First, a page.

Leon LeRoy: Reflections on a life well-lived

Posted on Mon, 04/01/2019 - 12:30pm

By Tracy Poyser

There’s something special about our intergenerational community that invites sharing. So, when our neighbor Leon LeRoy celebrated his 95th birthday in December, we asked him for a glimpse into his long, remarkable life. No, he’s not a celebrity, but a man of quiet dignity, elegance and grace who defied many obstacles with resilience, hard work, perseverance and faith. You’ll recognize him from this photo – always impeccably dressed, whether in casual or formal wear, with a smile for everyone.

I love people, and all my jobs were connected with people,” he said.

Leon was born in 1923 in Vicksburg, Miss. His father was only 39 when he died in 1939, leaving his mother to raise their four children alone. In 1940, she moved the family to St. Louis. She worked hard all her life but never remarried. Before Leon finished high school in 1942, his mother had taught him to drive her truck. He left for Chicago immediately after graduation, where he knew just one friend, who helped him get settled. He was determined to work hard, but… “The only well-paying jobs for blacks at the time were with the police, the Postal Service and public transportation. I applied for the police but wasn’t tall enough,” he explained.

For 5-6 years, he worked three jobs a day.

I became a hairdresser and was a salon owner at 76 E. Garfield, with five women working for me while I worked part-time,” he recalled. “Starting in 1948, I also drove a streetcar as a motorman for what was (previously) called the Chicago Surface Lines, and as a driver when it converted to buses only – today’s CTA. I worked there for 34 years and I was among the first blacks they took on. And, I worked at Beverly Bank as a bank teller.”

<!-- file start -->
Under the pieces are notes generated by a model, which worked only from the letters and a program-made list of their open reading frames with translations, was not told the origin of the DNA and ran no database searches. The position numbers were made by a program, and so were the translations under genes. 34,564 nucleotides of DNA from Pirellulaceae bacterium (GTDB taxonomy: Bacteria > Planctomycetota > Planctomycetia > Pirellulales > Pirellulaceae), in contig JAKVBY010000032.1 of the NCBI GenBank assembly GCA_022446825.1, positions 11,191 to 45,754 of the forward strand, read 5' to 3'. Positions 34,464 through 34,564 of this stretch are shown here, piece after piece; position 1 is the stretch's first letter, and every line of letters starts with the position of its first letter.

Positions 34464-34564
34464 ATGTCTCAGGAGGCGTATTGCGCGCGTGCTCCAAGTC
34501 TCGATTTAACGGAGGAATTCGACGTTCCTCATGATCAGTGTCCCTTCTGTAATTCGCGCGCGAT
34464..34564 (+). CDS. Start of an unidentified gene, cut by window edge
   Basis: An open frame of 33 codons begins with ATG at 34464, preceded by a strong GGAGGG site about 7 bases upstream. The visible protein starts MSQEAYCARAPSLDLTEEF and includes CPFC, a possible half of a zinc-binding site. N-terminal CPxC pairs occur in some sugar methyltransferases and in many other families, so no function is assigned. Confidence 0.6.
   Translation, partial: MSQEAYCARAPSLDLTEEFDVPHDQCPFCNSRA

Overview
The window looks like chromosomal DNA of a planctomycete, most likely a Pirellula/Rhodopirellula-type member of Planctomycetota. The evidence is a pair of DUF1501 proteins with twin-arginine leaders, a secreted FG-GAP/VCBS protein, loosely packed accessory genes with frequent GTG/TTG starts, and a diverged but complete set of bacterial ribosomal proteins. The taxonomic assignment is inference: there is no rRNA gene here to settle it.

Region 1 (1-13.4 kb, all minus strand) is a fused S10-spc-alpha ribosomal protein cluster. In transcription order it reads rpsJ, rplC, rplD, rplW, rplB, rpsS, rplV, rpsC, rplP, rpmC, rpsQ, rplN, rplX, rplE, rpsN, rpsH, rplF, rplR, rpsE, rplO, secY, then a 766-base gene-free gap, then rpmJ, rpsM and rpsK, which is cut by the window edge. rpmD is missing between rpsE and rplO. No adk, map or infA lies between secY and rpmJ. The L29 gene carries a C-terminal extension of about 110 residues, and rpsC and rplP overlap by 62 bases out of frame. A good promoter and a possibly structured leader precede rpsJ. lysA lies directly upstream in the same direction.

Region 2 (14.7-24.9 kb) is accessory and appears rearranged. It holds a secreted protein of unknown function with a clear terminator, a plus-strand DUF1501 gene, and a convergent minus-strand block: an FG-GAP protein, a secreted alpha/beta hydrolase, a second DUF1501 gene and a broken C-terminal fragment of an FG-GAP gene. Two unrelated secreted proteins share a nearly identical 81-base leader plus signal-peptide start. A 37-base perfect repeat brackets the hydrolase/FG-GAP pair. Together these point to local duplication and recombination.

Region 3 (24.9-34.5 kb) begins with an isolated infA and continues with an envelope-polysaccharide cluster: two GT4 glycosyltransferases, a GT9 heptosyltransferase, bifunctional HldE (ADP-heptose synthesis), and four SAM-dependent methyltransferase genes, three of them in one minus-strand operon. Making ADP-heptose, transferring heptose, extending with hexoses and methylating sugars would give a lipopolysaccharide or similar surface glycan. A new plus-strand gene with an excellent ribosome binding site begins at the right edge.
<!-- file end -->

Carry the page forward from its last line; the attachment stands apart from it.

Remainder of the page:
His workday meant getting up at 4 a.m., driving the streetcar or bus until around 8 a.m., then working in his salon until 2 p.m., and on to his teller job from 3-6 p.m. “I also took a course in interior design at the Harrington College of Design. And, I worked at Cage and Calahan funeral homes and the Unity Funeral Parlors as a limo driver. At Cage, I also assisted the funeral director for about 10 years – and was glad for the experience.”

He certainly lived the motto that hard work doesn’t kill you.

Leon met his beloved Wilhelmina as a neighbor. They began talking and realized they shared the same challenges. They were married from 1978 to 2003. With her position as a fifth-grade teacher and Leon’s hair salon and other endeavors, they were able to do well together. Travel was a big hobby for the couple – from their first monthlong bus tour of Europe in 1980 – and, when Wilhelmina was teaching, Leon traveled solo all over the world – Japan, Thailand, Hong Kong, Taiwan, the Philippines and Singapore. The couple once drove Route 66 all the way to California.